The day the Commons education select committee's report on reading was published, a taxi came to collect me at an ungodly hour talk about phonics to those six or seven earlybirds watching ITV News 24 at 7am.
No sooner had I settled in the cab than the story came on the radio: 20 per cent of 11-year-olds cannot read properly. The taxi driver was outraged. If they can't read by 11, then it is just too late, he said. What's wrong with schools? Why aren't they teaching them better? Unwisely, I confessed this was the very story I was going to the studio to discuss, but the ensuing conversation did at least distract me from feeling nervous.
According to Roy Lowe, visiting professor at London University's institute of education, this sort of reaction has its origins in the 1950s and 1960s, when there was a sea change in the ownership of British newspapers. This change "has a great deal to do with the popular debate on schooling", he told an audience at the institute. "At the precise moment that the British press was lost to its local proprietors and came under the influence of multinational conglomerates, it reconstructed itself in a form which was better able to peddle what I construe as a kind of political fundamentalism."
Education, he says, felt the first blast. "In 1936 the News Chronicle had run a competition inviting readers to design their model school. By 1969 that was unthinkable. The cry that 'education isn't working' proved a far better one to meet the new popular taste and sell newspapers. This left educators open to a new and pervasive rhetoric which began to shift the balance of power around schooling."
Professor Lowe's talk was called "Whatever happened to progressivism? The demise of child-centred education in modern Britain". His audience - dominated by people well past retirement age - seemed to answer the question. But why are so many teachers today wary of the more open-ended, experience-based learning popular in the 1960s, 70s and 80s? Today's TES reveals that only 4 per cent of primary school networked learning communities focus on the arts, while two-thirds choose literacy, numeracy or both.
Roy Lowe points out that school staff today are more likely to go on a management course than a curriculum course, while 30 or 40 years ago, in-service training was a chance to learn about innovative ideas on teaching. His argument is that the "political fundamentalism" of the popular press set the context for such "new right" think-tanks such as the Centre for Policy Studies and publications such as the Black Papers, with their anti-comprehensive school and back to basics arguments.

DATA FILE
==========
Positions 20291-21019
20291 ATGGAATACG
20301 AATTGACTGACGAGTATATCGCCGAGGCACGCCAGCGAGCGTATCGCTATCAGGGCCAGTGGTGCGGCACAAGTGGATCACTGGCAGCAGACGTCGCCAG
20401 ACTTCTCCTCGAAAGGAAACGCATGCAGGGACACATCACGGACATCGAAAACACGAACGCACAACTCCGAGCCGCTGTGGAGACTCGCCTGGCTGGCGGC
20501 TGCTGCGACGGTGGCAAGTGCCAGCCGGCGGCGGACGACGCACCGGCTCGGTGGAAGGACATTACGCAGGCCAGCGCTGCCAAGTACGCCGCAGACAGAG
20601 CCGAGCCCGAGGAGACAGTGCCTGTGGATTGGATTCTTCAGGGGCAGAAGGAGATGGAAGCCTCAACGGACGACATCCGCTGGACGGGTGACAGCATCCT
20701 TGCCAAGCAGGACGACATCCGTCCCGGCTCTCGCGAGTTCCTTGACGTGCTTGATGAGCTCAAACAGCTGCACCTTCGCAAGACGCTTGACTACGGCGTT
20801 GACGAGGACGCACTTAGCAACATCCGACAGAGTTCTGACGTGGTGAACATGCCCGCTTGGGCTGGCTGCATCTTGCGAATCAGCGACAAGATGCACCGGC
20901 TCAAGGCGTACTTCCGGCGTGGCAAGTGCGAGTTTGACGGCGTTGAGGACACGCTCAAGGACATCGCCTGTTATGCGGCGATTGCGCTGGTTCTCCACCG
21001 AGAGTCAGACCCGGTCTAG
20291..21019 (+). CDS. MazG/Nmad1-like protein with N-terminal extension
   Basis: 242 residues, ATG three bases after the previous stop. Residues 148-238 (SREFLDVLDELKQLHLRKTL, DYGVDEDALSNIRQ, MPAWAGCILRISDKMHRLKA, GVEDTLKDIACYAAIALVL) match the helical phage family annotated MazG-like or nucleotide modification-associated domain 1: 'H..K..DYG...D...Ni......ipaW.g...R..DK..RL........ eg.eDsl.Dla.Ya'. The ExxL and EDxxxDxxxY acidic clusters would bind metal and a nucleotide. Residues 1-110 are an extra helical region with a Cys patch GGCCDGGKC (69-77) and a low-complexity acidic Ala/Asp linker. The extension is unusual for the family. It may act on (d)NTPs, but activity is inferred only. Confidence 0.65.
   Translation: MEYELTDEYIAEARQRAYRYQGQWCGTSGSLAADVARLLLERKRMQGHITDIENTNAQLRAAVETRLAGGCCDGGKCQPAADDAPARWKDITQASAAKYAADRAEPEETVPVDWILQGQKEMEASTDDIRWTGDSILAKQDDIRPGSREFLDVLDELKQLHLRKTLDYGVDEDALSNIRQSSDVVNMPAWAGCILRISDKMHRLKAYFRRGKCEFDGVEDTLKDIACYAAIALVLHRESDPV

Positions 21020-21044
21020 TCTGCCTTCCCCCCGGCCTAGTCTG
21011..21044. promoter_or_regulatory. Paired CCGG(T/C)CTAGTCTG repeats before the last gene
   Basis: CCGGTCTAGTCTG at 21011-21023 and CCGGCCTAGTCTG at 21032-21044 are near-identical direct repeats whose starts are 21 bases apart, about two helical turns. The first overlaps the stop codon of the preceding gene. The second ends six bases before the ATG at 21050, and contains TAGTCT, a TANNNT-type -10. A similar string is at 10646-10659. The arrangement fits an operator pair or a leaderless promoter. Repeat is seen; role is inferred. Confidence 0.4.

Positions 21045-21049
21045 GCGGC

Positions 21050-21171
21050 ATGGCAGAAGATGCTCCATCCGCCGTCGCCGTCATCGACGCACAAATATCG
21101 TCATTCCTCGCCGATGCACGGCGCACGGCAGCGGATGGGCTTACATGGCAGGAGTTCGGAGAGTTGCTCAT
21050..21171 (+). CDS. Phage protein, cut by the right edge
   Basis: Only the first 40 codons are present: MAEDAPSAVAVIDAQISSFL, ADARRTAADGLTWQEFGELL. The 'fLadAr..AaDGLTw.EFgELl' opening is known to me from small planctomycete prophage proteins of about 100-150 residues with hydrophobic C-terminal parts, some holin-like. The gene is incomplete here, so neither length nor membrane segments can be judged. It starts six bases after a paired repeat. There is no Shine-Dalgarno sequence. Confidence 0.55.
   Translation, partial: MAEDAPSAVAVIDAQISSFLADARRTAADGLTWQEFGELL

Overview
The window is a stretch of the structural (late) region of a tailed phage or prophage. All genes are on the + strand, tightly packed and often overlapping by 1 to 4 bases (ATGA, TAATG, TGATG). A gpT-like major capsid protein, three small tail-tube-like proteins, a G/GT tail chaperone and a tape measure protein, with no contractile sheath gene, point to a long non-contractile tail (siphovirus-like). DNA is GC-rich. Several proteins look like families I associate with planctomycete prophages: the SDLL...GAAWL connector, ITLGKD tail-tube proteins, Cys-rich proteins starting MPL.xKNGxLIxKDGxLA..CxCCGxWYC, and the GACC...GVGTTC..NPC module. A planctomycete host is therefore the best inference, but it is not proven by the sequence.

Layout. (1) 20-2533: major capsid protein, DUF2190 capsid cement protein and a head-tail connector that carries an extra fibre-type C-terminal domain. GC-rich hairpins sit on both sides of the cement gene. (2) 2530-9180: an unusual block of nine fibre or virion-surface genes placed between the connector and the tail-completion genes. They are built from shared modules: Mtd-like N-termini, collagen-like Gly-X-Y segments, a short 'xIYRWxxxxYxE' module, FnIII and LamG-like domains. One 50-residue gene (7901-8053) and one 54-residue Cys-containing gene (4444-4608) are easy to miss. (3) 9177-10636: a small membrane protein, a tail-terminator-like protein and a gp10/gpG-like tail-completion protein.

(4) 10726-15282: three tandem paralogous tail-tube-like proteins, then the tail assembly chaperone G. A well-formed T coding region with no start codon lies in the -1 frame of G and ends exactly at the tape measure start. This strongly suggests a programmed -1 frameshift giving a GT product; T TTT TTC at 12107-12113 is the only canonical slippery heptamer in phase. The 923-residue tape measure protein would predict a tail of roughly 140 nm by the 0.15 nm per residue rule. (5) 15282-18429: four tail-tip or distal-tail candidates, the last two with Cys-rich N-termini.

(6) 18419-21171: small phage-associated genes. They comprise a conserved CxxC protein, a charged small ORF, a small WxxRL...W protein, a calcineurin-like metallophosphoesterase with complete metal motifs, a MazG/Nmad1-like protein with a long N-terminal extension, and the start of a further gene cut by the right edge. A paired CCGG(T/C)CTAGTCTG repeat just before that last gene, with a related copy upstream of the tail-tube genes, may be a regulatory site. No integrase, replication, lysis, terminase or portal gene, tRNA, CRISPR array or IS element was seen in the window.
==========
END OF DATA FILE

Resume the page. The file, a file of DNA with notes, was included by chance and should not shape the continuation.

Over time, Conservatives have increasingly set the agenda - most obviously under Margaret Thatcher, when people previously viewed as the lunatic fringe ran education quangos, but as everyone knows, it is still going on.
New Labour's literacy and numeracy drives have been more audacious and controlling than anything from the Tories in the 1990s.
It means that in the political world of 2005 creativity is not important in its own right. It is fine when it leads to better literacy, self-esteem, behaviour, a move up the league table. Its intrinsic value has to be defended.
Roy Lowe says that even though the post-war years did bring the greatest autonomy in history for teachers, there was "the development of a McCarthyite rhetoric around schooling in Britain at the very moment that the 'red scare' was dominating the Senate hearings in the United States".
Geoffrey Bantock, professor at Leicester in the late 1940s, appears to have been the Chris Woodhead of his day, arguing that "the emphasis on experiment ... conceals a basic uncertainty, an unconscious attempt to cover insufficiency by surface agitation".
He attacked HR Hamley, a professor at the London institute, who had said, "The glory of the project is its spontaneity. No one knows how it will turn out".
Writing in The TES in 1950 Bantock said that "the expectation that children can somehow recreate from within themselves forms which it has taken many years to evolve seems to me both dangerous and time-wasting".
This is where I must part company from Professor Lowe. It seems to me they are both right. In extreme versions of "discovery learning", exposed by Professors Robin Alexander and Nigel Bennett, teachers felt they must not straightforwardly tell children anything, and in one amazing example, wasted substantial amounts of time trying to elicit the day of the week from a class that simply had no idea.
But open-ended learning, without fear of the Office for Standards in Education, targets, right answers, time constraints, covering the curriculum, the local education authority, the head or Andrew Adonis must regain its rightful place in the primary curriculum.
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Creativity for control freaks, Teacher magazine, 13